7 Health Benefits of Dates, According to a Nutritionist
Dates are often associated with dessert; their natural sweetness and rich flavor are indeed decadent. But this nutritious fruit can actually offer some pretty impressive health benefits. Here are seven ways dates can protect your health, and simple ways to incorporate this super fruit into meals, snacks, drinks, and treats.
Dates are nutrient-rich
Three dates provide about 200 calories, 54 grams of carbohydrates with about 5 grams as fiber, a gram of protein, and no fat. This size portion also supplies smaller amounts of a wide range of nutrients, including B vitamins, vitamin K, calcium, iron, magnesium, potassium, zinc, and manganese. In other words, dates aren’t simply sugar bombs or empty calories.
Dates have a variety of antioxidants
In addition to their vitamin and mineral content, dates are rich in health protective antioxidants. One recent paper, published in the Journal of Pharmacy & BioAllied Sciences, states that dates are a good source of natural antioxidants, which can be used for the management of oxidative stress–related illnesses. Oxidative stress occurs when there is an imbalance between the production of cell-damaging free radicals and the body's ability to counter their harmful effects. It’s a precursor to aging and cell damage that can lead to disease. Dates also contain anti-inflammatory and antimicrobial compounds, which means they may also play a role in combating infectious diseases.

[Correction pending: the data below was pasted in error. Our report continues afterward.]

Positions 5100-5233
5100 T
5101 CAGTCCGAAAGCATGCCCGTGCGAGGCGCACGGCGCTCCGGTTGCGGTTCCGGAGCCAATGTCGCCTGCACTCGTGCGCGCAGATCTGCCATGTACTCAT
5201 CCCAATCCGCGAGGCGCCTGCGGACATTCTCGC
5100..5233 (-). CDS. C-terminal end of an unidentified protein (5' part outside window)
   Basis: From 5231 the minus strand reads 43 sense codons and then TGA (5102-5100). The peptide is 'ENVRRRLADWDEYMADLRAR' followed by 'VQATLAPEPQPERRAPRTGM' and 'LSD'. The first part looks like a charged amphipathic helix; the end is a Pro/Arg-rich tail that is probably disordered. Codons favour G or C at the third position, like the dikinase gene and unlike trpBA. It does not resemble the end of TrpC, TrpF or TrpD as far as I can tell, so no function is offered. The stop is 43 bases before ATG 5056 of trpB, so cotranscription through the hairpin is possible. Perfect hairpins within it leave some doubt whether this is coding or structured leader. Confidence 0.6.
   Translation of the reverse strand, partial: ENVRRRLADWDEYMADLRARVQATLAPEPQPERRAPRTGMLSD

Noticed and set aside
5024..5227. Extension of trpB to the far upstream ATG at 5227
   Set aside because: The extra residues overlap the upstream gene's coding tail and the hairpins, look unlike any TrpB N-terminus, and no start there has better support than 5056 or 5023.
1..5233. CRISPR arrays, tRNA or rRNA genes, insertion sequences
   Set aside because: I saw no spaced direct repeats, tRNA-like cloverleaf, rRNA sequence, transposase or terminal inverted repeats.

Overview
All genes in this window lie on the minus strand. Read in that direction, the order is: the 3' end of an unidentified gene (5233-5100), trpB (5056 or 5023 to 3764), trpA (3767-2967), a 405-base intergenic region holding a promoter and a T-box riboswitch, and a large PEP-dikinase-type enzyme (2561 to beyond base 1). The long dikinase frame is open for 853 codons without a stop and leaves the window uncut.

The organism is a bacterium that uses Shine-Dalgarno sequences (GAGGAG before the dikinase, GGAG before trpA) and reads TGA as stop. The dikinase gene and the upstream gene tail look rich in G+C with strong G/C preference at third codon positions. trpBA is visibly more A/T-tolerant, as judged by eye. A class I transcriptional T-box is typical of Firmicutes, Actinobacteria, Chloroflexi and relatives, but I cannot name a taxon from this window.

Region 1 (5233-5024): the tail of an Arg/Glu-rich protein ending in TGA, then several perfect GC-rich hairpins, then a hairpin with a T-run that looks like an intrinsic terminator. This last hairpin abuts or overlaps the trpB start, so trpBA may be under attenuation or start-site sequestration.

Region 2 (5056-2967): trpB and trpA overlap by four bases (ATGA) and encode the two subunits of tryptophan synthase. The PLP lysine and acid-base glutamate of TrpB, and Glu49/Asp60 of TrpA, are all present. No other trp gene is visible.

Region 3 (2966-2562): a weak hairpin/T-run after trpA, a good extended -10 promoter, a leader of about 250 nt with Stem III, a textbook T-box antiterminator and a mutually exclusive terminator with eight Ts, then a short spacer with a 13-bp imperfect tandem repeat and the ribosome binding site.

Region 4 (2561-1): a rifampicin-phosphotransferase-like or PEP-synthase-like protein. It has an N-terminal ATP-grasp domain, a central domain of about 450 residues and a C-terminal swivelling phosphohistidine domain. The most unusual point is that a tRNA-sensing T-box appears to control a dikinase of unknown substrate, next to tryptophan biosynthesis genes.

Other research has shown that dates contain many antioxidants, including carotenoids, polyphenols (e.g., phenolic acids, isoflavons, lignans, and flavonoids), tannins, and sterols. They also possess anti-fungal properties.
Dates are naturally sweet and provide no added sugar
Many people think of dates as dried fruit—but they’re actually fresh fruit, since no water is removed. And because dates are whole, unprocessed fruit, their sugar content is naturally occurring. In other words, if an energy bar is sweetened only with dates, the label can list 0 grams of added sugar. That’s key, because added sugar is the type we should limit, due to its association with an increased risk of heart disease and obesity.